Book Review: River, Cross My Heart, by Breena Clarke

River, Cross My HeartRiver, Cross My Heart by Breena Clarke
My rating: 4 of 5 stars

This is the story of the drowning of little Clara and the tragic event's impact on her family and the Black community in Georgetown, Washington, DC early in the 20th Century.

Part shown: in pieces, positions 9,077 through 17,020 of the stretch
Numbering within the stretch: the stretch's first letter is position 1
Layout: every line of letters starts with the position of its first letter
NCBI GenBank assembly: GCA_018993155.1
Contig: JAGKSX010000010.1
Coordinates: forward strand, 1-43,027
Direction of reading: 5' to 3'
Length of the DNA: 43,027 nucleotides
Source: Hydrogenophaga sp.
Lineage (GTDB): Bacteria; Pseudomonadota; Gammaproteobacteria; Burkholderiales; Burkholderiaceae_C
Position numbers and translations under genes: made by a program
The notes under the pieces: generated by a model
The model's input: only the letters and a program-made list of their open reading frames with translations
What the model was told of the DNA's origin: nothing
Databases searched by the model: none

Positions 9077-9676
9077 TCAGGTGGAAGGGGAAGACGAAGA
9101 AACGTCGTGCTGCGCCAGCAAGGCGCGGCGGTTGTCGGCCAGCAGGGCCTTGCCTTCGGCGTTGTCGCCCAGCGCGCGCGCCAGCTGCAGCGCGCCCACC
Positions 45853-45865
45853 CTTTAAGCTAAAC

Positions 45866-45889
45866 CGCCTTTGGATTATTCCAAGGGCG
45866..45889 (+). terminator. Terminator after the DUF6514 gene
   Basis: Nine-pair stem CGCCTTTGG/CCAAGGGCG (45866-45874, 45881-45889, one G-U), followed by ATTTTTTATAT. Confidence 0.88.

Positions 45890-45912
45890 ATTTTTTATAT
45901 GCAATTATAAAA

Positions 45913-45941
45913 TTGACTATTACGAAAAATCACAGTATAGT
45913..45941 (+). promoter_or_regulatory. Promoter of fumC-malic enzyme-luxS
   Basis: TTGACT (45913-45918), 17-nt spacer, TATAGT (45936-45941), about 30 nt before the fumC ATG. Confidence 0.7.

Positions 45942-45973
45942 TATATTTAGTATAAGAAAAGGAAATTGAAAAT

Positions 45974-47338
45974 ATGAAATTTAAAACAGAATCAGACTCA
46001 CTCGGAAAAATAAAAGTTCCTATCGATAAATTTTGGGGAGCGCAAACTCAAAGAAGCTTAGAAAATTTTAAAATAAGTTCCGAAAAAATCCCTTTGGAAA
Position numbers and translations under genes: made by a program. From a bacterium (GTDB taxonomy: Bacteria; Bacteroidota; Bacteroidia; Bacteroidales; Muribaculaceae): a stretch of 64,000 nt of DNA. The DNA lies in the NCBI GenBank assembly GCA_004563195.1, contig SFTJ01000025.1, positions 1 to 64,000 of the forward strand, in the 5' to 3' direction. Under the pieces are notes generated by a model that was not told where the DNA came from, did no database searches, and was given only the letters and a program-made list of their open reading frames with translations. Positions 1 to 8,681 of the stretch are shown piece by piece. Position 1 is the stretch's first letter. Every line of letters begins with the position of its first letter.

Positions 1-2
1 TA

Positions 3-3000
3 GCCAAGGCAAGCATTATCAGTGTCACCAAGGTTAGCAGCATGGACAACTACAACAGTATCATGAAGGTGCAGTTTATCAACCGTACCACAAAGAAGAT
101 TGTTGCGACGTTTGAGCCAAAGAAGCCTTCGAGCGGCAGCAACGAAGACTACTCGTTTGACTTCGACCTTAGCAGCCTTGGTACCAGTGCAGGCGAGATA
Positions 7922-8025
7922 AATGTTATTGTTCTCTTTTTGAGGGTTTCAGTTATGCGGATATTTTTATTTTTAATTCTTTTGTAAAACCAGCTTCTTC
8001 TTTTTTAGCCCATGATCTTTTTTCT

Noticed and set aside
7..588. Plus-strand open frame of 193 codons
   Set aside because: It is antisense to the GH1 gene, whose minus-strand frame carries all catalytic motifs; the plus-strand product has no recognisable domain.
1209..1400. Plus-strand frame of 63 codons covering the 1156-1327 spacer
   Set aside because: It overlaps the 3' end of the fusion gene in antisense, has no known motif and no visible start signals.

The book has a dream-like quality, captured by the author's writing style of small glimpses into the past as the present unfolds. Johnnie Mae is the main character, the older sister of Clara. Johnnie Mae is present when Clara drowns, escaping into her release of swimming. She is unable to save her little "Rat" and carries this burden throughout the story. The descriptions of the many denizens of Georgetown are so well-written, you can almost imagine them, especially the herb woman who lives behind Johnnie Mae's aunt's house and who helps the family on a few occasions, both with her herbal medicines and her wisdom. One of the main focuses of the book is Johnnie Mae's overwhelming desire to swim in the white people's pool, and her dawning understanding of the intractability and absurdity of racism. The pool becomes a sort of hill to die on for Johnnie and leads to a few situations throughout the story. Another piece is the mystical embodiment of the river itself, and water, and the way they call to Johnnie Mae and are such a central part of her being. This slim novel has so many themes it's impossible to describe them all. Highly recommended.

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